Beavers to the rescue. This story reminded me of the re-introduction of wolves in Yellowstone National Park over a decade ago. The re-introduction of the wolves changed the courses of rivers, and re-balanced the ecology of the region. The re-introduction of beavers is doing the same thing in many parts of the world. It was our fault that the wolves and beavers disappeared in the first place by hunting them to extinction. Are we finally learning not to mess with nature’s balance? One can only hope.

     Standing at the edge of a precipice, under a scorching sun in eastern Utah, you can see nothing for miles but the State’s towering buttes. There are no trees to offer welcome shade, the only vegetation is dry scrub that clings to the flat, dusty plains, and the sheer cliffs are barren of life. However, if you happen to glance down into the depths of the canyon that lies at the bottom of the desert’s sandstone mountains, you will see a lush oasis, blooming with green vegetation, and the Price River snaking through the rock. If you scramble down, and watch patiently for long enough, you might even spot some beavers – the very architects of this thriving wetland landscape, smack bang in the middle of the desert.

     Beavers used to be prevalent worldwide, ranging from Scotland to Spain, Syria to Russia, and Canada to Mexico. The fur trade of the 1500s to 1800s saw them hunted almost to extinction, but a recent resurgence of research and lobbying by conservationists has seen their numbers climb again. One study estimates global numbers of beavers to be around 10 million – still a far cry from times when they numbered 100 million in North America alone.

     Beavers are best known for their skill at building dams in rivers. These dams create wetlands and standing ponds. In turn these wetlands and ponds contribute to better stream quality, which leads to healthier fish populationscarbon capture via the shallow ponds, which hold back silt and sequester the gas, increased resistance to wildfires, and provide a habitat for other animals. All this contributes to the beavers’ status as a “keystone” species, essentially defined as an animal that multiple other species rely on, within an ecosystem.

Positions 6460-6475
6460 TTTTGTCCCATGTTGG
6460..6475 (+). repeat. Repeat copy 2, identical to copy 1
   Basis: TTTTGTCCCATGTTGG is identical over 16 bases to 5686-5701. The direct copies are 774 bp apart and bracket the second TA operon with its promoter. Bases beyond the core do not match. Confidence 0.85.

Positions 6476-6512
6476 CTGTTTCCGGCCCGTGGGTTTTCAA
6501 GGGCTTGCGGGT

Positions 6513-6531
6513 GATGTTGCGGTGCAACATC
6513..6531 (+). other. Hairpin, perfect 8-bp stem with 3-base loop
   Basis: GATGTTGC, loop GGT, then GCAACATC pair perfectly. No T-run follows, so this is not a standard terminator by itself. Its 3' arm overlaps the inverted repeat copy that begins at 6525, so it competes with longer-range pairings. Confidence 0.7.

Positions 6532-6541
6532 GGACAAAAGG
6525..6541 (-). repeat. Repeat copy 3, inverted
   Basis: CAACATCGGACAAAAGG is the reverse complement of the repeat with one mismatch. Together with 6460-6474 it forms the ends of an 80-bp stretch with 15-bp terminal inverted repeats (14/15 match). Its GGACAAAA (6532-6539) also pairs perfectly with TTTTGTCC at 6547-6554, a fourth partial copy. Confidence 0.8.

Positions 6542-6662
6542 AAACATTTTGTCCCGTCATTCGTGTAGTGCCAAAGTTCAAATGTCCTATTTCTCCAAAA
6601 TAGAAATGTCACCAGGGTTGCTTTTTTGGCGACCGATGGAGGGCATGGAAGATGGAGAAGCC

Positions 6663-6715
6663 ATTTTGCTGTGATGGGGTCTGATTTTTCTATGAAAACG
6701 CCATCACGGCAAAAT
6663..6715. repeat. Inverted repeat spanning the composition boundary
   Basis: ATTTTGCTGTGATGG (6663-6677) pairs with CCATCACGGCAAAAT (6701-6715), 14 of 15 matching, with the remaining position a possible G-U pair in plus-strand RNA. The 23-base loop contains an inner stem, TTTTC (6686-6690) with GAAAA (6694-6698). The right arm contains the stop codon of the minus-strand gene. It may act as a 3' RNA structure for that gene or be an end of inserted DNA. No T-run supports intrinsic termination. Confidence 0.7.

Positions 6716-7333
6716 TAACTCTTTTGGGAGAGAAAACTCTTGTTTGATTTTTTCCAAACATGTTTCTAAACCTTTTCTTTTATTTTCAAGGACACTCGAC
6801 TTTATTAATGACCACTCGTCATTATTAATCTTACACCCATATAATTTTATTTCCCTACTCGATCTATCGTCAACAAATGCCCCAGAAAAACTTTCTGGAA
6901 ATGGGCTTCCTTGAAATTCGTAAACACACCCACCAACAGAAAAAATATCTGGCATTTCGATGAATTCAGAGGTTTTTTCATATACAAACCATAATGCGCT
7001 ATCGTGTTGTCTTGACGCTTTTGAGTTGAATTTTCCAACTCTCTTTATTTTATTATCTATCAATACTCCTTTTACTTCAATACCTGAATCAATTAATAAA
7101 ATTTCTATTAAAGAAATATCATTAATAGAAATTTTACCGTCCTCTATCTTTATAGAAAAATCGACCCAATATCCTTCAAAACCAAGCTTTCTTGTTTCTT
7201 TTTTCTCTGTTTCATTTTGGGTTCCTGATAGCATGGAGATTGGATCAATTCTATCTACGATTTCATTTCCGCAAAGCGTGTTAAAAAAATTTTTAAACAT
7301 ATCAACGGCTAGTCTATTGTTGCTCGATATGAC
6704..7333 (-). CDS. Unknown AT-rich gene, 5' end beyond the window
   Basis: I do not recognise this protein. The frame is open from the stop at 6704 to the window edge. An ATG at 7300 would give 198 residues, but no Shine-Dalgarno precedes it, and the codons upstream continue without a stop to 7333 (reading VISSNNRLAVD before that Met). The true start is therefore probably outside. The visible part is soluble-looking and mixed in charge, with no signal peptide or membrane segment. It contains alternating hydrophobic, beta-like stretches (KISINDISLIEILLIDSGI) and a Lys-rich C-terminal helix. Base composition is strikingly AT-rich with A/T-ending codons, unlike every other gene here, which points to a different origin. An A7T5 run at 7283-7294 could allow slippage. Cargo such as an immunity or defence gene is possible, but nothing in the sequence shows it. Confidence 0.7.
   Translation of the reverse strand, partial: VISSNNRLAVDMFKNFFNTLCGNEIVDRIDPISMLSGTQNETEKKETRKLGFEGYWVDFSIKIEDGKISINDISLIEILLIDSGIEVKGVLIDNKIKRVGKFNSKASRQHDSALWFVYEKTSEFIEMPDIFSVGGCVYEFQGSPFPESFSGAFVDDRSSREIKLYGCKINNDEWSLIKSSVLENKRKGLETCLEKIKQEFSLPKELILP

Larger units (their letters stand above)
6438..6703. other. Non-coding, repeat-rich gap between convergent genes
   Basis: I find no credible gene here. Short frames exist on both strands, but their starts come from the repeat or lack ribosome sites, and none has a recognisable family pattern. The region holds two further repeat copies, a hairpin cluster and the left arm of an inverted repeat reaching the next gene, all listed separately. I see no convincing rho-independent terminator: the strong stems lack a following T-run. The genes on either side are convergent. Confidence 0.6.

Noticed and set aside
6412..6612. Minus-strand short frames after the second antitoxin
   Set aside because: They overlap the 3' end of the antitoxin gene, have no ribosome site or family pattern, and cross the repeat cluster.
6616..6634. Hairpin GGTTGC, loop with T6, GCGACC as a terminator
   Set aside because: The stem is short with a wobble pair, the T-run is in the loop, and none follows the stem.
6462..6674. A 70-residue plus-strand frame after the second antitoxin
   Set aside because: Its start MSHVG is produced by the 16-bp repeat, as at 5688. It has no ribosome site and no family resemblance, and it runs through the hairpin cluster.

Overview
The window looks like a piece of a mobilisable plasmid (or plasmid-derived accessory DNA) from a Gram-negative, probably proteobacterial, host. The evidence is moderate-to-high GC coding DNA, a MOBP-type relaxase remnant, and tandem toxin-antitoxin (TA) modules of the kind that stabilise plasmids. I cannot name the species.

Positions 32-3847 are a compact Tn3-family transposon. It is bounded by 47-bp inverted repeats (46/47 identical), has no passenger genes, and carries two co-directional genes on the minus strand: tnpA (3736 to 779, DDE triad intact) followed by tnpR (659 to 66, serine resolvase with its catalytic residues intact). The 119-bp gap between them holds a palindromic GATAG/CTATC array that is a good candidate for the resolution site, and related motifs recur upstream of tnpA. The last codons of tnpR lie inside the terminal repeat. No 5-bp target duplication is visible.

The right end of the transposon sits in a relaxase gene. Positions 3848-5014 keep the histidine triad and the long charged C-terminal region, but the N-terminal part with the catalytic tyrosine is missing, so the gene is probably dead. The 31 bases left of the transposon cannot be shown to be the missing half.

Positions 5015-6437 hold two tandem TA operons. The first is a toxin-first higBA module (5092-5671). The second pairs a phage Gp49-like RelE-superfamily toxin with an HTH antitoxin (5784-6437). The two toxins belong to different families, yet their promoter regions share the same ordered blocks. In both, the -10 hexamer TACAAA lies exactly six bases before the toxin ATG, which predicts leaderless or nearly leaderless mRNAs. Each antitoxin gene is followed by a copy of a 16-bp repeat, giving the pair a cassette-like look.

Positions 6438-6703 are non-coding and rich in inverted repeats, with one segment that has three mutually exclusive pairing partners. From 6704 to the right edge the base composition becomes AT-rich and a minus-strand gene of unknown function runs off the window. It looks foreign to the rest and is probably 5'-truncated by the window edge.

While the beaver dams are being constructed in Utah and Northern California, in the Danube Delta of Central Europe, another kind of dam is being removed to clear the way for beavers.

     In late 2019, 10 dams and other manmade structures were removed on the Kogilnik, Kagach and Sarata Rivers, in the upper part of the Sasyk lagoon of the Danube Biosphere Reserve in Ukraine. The project was designed to restore rivers to their former free-flowing state and, hopefully encourage the return of the beaver. The effort appears to have worked. In March this year, a reserve employee found a large number of felled willow trees – one of the species beavers love to gnaw on. He followed the trail of these gnawed trees to discover a beaver’s dam.

     The beavers along the Danube may have returned of their own accord but, in other areas of Europe, people have taken a more active approach to reintroduce them to the landscape.

     After 400 years of absence, beavers are being reintroduced to counties across the U.K., from Scotland all the way down to Devon. There is particular interest in how beaver dams can decrease the impacts of floods: Experts expect a reduction of up to 60%, as the structures the beavers build, reduce the water flow.

     Around 200 wild beavers were discovered on the River Tay in Scotland back in 2001, and since then, scientists have been scrambling to conduct controlled releases throughout the U.K. to study their impact on the environment.

     In 2008, a family of beavers was found on the River Otter in East Devon – the first time in 400 years beavers had been spotted in England. When that family gave birth to kits in 2014, the local authorities initially planned to remove them from the river, considering them an invasive species. However, pressure from conservation groups persuaded the government to allow scientists to turn the site into a five-year experiment to monitor the beavers’ effects on the landscape.

     The results showed the beavers created 13 ponds along a 183m (600ft) stretch of stream, storing well over 1,000 tons of water. The ponds trapped 15 tons of carbon and one ton of nitrogen – a fertilizer that, in excess, is detrimental to water quality. The water entering the site was heavily polluted with runoff, washed into the stream from farm fields during heavy rains, but the network of dams acted as a filter, cleaning the water.

     At the end of the trial, scientists found fish populations were 37% higher in beaver ponds than elsewhere along the river. During flooding events, peak water flows were lower along dammed areas, and other wildlife, including teals and water voles, were doing better than before the trial. The dams slowed the flow of water, significantly reduced the impact of flooding downstream. In addition, the ponds held water, so the stream kept flowing, even when it hadn’t rained for weeks.

     Beaver releases are now happening in England and Wales, as well as in Utah, Idaho, and on Indian Reservations in California, Washington and Oregon, the return of the beaver to the world’s stage seems set.

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